"We have had a security agreement with Colombia for many years now. We have updated that agreement. We have no intent in establishing a U.S. military base in Colombia," Obama said.

"This is continuation of assistance that we had been providing them. We have no intention of sending large numbers of additional troops into Colombia, and we have every interest in seeing Colombia and its neighbors operate peacefully."

The new security arrangement would allow the Pentagon to lease access to seven Colombian military bases for U.S. support in fighting drug traffickers and guerrillas involved in the cocaine trade.

The agreement would also increase the number of American troops in Colombia above the current total of less than 300 but not more than 800, the maximum permitted under the existing pact.

http://www.reuters.com/article/domesticNews/idUSTRE5765HL20090807

Pretty pathetic attempt again Loggie.

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Roland Gunslinger 4 years, 8 months ago

Yes, opening up new areas to stay because we are closing our base in Ecuador where these missions are staged from. We already have a footprint in South America. We have four military bases in Manta, Ecuador; Aruba; Curacao; Sato Cano, Honduras; Peru; Panama and Comalapa, El Salvador. But don't let facts distort your vision that we're just now moving into South America.

The plan is expected to increase the number of U.S. troops in Colombia above the current total of less than 300 but not above 800, the maximum permitted under an existing military pact.

Less than 800- sounds like a great number to try and invade Columbia's neighbors! LOL

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Tom Shewmon 4 years, 8 months ago

The loathing from the far-left for the military and the disconnect in their brains re; their freedoms and the role the military has played in their freedoms is mystifying.

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logrithmic 4 years, 8 months ago

Rightwingers complain about the cost of healthcare - $1 trillion over 10 years to directly help American citizens.

But they have no problem with spending a trillion every year to support a military machine whose mission it is to bomb poor brown people living in mud huts.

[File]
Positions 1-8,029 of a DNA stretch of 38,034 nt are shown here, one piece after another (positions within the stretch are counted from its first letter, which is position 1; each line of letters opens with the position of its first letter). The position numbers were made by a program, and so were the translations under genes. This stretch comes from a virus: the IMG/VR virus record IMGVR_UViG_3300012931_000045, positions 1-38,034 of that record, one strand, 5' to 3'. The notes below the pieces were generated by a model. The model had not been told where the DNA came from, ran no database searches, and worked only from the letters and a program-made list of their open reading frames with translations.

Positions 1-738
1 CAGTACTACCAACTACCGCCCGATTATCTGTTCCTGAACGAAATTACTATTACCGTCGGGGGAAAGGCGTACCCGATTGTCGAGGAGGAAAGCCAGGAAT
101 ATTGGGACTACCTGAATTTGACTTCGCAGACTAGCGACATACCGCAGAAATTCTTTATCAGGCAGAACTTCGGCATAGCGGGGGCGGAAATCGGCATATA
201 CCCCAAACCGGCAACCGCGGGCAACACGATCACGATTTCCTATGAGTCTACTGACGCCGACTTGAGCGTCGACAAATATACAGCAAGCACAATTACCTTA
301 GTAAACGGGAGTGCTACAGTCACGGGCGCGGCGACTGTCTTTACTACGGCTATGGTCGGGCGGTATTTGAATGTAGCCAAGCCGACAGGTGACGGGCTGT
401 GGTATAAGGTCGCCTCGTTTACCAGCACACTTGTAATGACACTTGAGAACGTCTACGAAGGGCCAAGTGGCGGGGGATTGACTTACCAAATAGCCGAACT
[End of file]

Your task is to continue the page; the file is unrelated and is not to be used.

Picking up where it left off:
A trillion every year - this is why they lie when they say they are fiscal conservatives. There is nothing fiscally conservative about this kind of deficit spending - which is coming at the expense of your healthcare, retirement, and well-being. After all, America, it is you who are paying the taxes.

The rightwing are simply liars and hypocrites.

The military in the next week or so will sign an agreement to create five new army bases and two new navy bases in Columbia. Why Columbia? To help the Columbian govt fight a guerilla civil war and to wage the "War on Drugs." This is what the military is saying. It's a lie folks. We've had military "advisers" in Columbia for three decades. Are thrust now is to establish a military footprint on the continent of South America that can be used to launch wars against Columbia's neighbors. Why Obomba is permitting this is beyond me. America doesn't need another war.

The Pentagon is dishonest and employs 25,000 people and spends billions every year to tell us that they are heros fighting to keep America safe. This is a lie.

And has Bozo said, the reason these military programs are growing in our nation's schools is cuz there is no employment left except that that involves killing other people.

God bless you and Jesus!

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Flap Doodle 4 years, 8 months ago

I just knew that bozo would be the first to post on this thread.

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barrypenders 4 years, 8 months ago

Obama needs the military to complete the hat trick.

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Practicality 4 years, 8 months ago

The ROTC program at KU is excellent. It does not surprise me at all that the numbers are on the rise. The ROTC program turns out exceptional young men and women to be leaders in the military. By far one of the most disciplined group of young people up on campus. It has always bothered me that many feel unwanted and misunderstood up on the campus.

Unfortunately, some of the comments made by professors and students up on the hill concerning the War in Iraq and our military get targeted at the ROTC members. Trying to make them feel like they are bad people and dupes for joining the ROTC program. Just like the comment from Bozo above.

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just_another_bozo_on_this_bus 4 years, 8 months ago

With education costs going up and job prospects going down, it's no wonder that more people are taking scholarships from the cannon fodder industry.